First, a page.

2. Bolster that good impression by using trust signals

When you’re shopping in a mall and you see a boutique you’ve never heard of, you can simply look through the glass to see what’s going on inside. You can pretty easily get a feel for whether or not the products are trustworthy without having to step foot inside. But what about an eCommerce business? If you’re not a brand that’s already well-known and trusted, customers can’t just peep through the glass as they can in person. So, they may have a fear of buying from less familiar brands.

To address this, try incorporating some clear trust signals, or elements that inspire trust in the mind of the consumer. Think customer reviews, recent press, website security details, free returns, well-written descriptions, and high-quality photos. Even doing something as simple as humanizing your ‘About Me’ or ‘About Us’ page with photos of you or your team can provide reassurance to your customers. If you invest in maintaining good first impressions with quality design and content, you’re letting your customers know that they’re shopping with a brand they can trust. 

3. Humanize the user experience with empathy

When you pick something up in a brick-and-mortar store and want to figure out how it works, you can just turn to an employee for quick answers. When you see something on an eCommerce website that you’re intrigued by, but have no clue how to use, who do you turn to for answers?

Well, hopefully, you! Show customers the same empathy that they might receive in person at brick-and-mortars. How? Try anticipating their needs and offering easy-access product demo videos, tutorials, help materials, and customer service options beyond a contact form. Empathy can go a long way when it comes to building customer trust in the eCommerce space.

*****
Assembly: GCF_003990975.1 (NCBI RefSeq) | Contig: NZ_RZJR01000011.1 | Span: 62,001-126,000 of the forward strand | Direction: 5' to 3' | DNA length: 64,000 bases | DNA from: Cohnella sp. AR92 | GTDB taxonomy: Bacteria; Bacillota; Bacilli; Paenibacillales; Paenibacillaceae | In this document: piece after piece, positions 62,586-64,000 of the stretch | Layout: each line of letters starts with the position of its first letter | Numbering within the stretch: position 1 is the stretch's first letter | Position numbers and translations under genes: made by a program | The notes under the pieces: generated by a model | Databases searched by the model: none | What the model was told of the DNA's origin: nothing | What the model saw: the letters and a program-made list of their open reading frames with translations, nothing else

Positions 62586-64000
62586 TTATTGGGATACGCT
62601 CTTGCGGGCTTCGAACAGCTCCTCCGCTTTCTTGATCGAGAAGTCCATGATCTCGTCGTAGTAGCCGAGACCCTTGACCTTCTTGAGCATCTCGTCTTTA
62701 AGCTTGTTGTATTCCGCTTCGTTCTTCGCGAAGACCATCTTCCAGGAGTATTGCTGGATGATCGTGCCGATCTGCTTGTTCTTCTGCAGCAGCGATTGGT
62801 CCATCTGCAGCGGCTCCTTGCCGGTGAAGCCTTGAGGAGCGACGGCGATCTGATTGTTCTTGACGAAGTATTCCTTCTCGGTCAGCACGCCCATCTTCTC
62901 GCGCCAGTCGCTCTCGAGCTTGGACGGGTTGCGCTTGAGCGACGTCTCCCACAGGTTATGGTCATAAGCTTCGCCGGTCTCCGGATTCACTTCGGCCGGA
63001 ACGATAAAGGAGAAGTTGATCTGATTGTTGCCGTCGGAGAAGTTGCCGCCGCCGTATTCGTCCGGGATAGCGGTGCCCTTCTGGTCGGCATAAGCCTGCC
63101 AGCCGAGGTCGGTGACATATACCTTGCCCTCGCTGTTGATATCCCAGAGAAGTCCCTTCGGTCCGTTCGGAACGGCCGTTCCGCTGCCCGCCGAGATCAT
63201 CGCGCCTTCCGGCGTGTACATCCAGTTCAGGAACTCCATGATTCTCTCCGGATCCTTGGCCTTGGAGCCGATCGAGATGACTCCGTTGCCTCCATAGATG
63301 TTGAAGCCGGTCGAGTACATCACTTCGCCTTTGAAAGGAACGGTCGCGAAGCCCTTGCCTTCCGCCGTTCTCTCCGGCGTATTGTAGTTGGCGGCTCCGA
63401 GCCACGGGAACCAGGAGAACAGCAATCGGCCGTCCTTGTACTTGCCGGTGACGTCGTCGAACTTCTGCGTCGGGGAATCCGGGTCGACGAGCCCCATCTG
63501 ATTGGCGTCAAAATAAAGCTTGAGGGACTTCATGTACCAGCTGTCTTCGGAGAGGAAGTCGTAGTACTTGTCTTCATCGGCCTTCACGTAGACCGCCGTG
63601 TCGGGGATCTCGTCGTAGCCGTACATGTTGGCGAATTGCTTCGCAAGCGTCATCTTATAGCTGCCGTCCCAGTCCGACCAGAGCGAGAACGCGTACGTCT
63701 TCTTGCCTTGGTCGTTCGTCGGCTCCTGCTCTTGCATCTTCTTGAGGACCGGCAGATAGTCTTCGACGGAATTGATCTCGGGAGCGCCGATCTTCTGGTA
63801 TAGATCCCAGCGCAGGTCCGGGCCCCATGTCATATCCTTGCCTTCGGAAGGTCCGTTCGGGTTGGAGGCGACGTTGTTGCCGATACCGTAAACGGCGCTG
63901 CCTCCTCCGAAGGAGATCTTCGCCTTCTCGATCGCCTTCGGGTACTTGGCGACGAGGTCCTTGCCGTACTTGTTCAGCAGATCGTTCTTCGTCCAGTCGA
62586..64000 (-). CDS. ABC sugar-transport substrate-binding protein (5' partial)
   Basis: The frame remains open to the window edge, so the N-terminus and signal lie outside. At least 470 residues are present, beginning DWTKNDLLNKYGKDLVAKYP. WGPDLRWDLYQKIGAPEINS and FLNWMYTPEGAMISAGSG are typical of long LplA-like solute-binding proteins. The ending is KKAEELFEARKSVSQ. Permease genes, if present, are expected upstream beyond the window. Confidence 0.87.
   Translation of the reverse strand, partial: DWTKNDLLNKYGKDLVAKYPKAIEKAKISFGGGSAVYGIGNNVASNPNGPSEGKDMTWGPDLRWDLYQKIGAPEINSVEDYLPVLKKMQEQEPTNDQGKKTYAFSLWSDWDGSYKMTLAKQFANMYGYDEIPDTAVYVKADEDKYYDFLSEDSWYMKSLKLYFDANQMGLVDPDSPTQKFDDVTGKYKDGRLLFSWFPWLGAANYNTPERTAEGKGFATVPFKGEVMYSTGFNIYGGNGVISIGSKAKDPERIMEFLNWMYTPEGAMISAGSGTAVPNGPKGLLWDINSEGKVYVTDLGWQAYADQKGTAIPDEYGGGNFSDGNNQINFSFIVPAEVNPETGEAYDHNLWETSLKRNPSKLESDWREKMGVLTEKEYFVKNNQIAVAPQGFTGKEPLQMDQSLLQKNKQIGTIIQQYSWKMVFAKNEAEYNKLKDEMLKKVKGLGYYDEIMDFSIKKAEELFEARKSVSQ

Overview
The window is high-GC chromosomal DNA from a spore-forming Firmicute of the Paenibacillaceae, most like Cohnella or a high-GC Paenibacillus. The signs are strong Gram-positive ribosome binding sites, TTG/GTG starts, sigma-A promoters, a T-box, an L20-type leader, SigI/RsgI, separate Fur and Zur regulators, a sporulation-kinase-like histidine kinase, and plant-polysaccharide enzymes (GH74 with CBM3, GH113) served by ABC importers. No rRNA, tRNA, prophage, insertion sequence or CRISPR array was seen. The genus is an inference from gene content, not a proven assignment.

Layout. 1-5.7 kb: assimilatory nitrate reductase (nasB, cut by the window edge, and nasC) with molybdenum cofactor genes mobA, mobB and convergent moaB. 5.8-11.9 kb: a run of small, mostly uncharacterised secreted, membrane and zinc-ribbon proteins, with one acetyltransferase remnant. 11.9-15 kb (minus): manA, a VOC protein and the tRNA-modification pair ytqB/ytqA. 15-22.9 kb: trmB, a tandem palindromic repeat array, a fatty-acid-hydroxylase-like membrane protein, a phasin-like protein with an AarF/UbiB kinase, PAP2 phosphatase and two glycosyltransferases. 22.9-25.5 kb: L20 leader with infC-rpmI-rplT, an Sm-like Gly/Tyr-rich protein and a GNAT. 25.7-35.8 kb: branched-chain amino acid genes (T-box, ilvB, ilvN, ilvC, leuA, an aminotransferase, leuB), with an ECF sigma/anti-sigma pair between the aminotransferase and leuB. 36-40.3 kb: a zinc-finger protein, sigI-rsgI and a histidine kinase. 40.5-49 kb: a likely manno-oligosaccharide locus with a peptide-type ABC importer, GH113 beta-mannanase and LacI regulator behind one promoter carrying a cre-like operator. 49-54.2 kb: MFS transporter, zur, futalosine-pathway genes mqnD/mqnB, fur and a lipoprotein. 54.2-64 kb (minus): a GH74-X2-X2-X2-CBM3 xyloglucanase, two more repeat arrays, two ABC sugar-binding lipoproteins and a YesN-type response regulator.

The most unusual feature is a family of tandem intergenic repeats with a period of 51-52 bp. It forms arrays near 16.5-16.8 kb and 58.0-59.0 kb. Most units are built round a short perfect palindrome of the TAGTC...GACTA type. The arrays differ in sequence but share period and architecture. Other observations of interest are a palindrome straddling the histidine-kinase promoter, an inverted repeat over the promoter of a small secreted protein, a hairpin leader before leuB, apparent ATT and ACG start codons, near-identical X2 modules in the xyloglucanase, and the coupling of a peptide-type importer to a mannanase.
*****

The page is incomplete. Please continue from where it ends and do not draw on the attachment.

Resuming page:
4. Make your eCommerce experience accessible 

Let’s say you’re in your favorite clothing store like you were in my introduction. Everything that the store has to offer is, more or less, right in front of your eyes. Beyond the struggle of not being able to reach some shelves if you’re short like me, the experience is a rather predictable and accessible one. And honestly, there’s no reason why your eCommerce experience has to be any different.

Beyond making sure your product images and descriptions are front and center, there are a few other ways to bring more accessibility to your experience. You can simplify your checkout process, let customers create accounts for easy order placement in the future, send details about order tracking, and offer post-purchase customer service. 


Trust isn’t the easiest thing to measure, nor is it something that happens overnight. Building trust in your brand takes patience and time, but establishing it is imperative. With good first impressions, trust signals, empathy, and accessibility, you can begin to make your eCommerce experience a little more tangible. You may not have a glass storefront, but you can always bring transparency to what your brand is all about.